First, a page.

The conventional one-size-fits-all border control approach has shown its drawbacks. When it cuts off risks, it also blocks opportunities. A smarter way to protect our border is needed. Hong Kong and Guangdong province can be the vanguard in this innovation. If smart border control sounds strange to you, think of a smart city that uses digital technology to improve the management of a myriad of Hong Kong’s functions. Smart border control adopts suitable technologies to expedite the management of cross-border traffic, taking into account the need to process the voluminous amounts of immigration data in the process.
With the pandemic sweeping the world, more and more countries have imposed border restrictions to contain the transmission of COVID-19. By April, more than 90 percent of the world’s population, i.e., 7.1 billion people, lived in countries with travel restrictions.
In an emergency, such measures can work to protect people from unwanted risks. However, in the long term, massive lockdowns can hamper the circulation of the global production chain and disrupt individuals’ lives. In April, unemployment in Hong Kong hit 4.2 percent, the highest in nearly a decade. Cross-border commuters, about 100,000 of them, are no longer able to live in the way they used to. Families have been driven apart. Many of them are looking for new jobs to earn a living. The International Monetary Fund confirmed that the current economic downturn is the worst recession since the Great Depression, and far worse than the global financial crisis.
An alternative approach that smartly filters the risks while allowing the benefits to start flowing again is what we urgently need. A smart border can help keep the pandemic threat at bay while allowing limited cross-border traffic flow to maintain our economy. When COVID-19 practically paralyzed urban China early this year, any necessary travel had to report to the community management authority. Manually collected information through this approach soon proved inadequate. Fortunately, with the ubiquitous Alipay and WeChat services, e-registration makes understanding population movement much easier. The introduction of a QR health code system has helped restore travel beyond city and province in a less-risky and hassle-free manner. Against COVID-19, this e-certificate paves the way for the digital economy to continue to thrive.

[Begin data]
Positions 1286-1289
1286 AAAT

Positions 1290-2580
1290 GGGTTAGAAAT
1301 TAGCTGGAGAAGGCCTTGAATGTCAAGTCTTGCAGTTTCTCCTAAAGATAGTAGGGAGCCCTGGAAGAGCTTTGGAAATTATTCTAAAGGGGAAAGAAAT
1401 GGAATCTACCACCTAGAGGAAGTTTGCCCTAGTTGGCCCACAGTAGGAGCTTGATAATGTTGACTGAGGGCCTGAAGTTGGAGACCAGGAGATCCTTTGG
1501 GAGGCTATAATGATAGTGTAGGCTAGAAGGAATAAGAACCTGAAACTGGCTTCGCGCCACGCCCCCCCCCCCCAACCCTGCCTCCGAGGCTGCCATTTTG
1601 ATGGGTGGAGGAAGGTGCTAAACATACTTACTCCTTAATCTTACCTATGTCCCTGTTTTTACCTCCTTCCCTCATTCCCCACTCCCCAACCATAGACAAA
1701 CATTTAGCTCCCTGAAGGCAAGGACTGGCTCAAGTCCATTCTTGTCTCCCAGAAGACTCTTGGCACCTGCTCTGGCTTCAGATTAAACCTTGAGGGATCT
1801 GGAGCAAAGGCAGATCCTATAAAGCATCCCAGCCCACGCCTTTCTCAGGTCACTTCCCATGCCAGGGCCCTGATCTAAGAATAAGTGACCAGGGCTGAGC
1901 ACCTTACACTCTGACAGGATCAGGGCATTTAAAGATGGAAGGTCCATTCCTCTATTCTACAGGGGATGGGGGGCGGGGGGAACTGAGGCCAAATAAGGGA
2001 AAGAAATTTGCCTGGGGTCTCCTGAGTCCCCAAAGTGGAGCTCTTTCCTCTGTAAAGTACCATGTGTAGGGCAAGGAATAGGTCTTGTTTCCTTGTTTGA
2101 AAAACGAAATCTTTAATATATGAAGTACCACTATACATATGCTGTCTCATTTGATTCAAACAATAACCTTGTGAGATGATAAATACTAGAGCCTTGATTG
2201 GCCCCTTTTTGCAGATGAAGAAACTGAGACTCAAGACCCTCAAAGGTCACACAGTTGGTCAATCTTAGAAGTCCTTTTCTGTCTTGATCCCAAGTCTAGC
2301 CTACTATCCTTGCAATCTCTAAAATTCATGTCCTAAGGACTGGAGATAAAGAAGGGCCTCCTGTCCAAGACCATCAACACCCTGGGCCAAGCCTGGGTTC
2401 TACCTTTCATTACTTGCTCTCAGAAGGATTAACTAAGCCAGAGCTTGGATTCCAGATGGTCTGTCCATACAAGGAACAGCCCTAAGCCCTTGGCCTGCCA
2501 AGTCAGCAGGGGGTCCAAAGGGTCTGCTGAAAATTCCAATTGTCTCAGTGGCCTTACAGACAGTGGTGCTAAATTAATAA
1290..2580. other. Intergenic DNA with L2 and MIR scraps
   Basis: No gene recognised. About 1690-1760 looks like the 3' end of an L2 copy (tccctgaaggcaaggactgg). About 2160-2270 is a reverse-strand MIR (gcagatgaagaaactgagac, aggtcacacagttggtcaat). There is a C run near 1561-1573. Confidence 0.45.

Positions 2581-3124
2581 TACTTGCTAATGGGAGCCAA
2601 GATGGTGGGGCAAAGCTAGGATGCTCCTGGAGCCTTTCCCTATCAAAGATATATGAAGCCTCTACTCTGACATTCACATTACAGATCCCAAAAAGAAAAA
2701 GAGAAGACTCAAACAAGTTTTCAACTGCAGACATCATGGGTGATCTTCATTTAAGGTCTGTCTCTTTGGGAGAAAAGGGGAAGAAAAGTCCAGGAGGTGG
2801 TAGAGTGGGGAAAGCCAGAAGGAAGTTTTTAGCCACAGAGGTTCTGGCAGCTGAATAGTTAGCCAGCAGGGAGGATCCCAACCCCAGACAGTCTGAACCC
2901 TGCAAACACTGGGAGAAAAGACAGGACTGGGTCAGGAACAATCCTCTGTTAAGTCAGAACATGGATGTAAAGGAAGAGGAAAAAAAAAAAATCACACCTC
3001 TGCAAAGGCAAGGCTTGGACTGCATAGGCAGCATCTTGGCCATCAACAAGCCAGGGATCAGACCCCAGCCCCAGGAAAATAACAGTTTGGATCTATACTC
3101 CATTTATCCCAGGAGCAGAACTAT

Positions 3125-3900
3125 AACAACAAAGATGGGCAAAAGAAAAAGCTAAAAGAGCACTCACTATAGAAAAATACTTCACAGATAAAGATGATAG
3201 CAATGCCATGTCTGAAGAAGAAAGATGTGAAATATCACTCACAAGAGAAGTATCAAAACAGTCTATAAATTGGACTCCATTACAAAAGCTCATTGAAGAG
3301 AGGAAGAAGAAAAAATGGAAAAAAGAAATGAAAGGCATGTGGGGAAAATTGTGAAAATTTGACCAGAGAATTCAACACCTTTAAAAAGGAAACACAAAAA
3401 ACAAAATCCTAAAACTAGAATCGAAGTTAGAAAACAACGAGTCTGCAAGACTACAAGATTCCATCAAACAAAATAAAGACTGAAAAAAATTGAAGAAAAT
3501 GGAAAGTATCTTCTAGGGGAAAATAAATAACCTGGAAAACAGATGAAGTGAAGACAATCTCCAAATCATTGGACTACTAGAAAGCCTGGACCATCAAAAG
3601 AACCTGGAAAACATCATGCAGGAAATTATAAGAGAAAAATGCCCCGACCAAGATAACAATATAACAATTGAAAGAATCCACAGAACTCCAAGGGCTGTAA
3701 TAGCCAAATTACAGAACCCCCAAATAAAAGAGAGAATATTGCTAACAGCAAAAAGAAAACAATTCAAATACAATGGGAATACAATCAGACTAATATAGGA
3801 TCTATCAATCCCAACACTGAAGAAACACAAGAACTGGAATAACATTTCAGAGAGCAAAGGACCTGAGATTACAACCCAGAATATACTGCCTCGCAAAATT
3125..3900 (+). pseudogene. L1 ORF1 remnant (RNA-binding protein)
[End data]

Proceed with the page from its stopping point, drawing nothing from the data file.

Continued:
A similar approach to utilize technology to smooth border control has already emerged in Hong Kong and Guangdong. Initially, it was a concept of using the health certificate as a pass for cross-border truck drivers to waive the 14-day compulsory quarantine. Later, this measure was upgraded to connect with an e-registration procedure. This small-scale experiment with truck drivers proved the viability of exempting quarantines for more cross-border commuters. Indeed, with the aid of available technology and a long-established cooperation mechanism between Hong Kong and Guangdong, the applicability scope of quarantine exemptions can and should be expanded. Together, the two localities can demonstrate to the world that pragmatic policy and technological innovations can overcome temporary cross-border difficulties. They can also maintain the economic interests of people on both sides.
Hong Kong and Guangdong can make agreements to recognize each other’s 14-day quarantine procedures using the e-registration method. Once the 14-day quarantine is recognized mutually, the exchange of people and resources, as well as ideas and collaboration, can resume reinvigorating the region. On top of that, if either side feels like adding virus detection as a prerequisite or safety backup for border crossing, the testing result should be mutually recognized, too. E-certificates can store testing results. All this information is instrumental in learning about the coronavirus. The integration of artificial intelligence in this process can help quickly calculate the transmission rate and plot the pattern.
The Guangdong-Hong Kong-Macao Greater Bay Area framework has already provided the policy basis for the two neighbors to deepen their connections while appreciating their respective distinct systems and unique advantages. Taking this further, if Hong Kong and Guangdong start talking now, there is a distinct possibility that Macao and Zhuhai will follow suit and make similar arrangements.
Collectively, a regional smart border control mechanism will contribute to realizing the “quality living circle for living, working and traveling” — the ultimate goal of smart cities.
Lastly, let us not forget that border control is not just about the border itself. It involves potential identity clashes and the threat of privacy invasions and security issues. However, in order to move forward, we must think creatively and act positively.
COVID-19 will most certainly not be our last crisis. But we take heart in the truism that there is usually an opportunity embedded in a crisis. COVID-19 is no exception. It seems to have presented us the ideal circumstances to actualize our move toward a smart city starting with a smart border control scheme. This new smart control should be treated as just a harbinger of more improvements to come in a rejuvenated Hong Kong, where efficiency in many facets of city life can be further enhanced.
Dr. Coco DU is a research associate at the Institute for Public Policy, the Hong Kong University of Science and Technology, and a fellow of Global Future Council on Agile Governance, the World Economic Forum.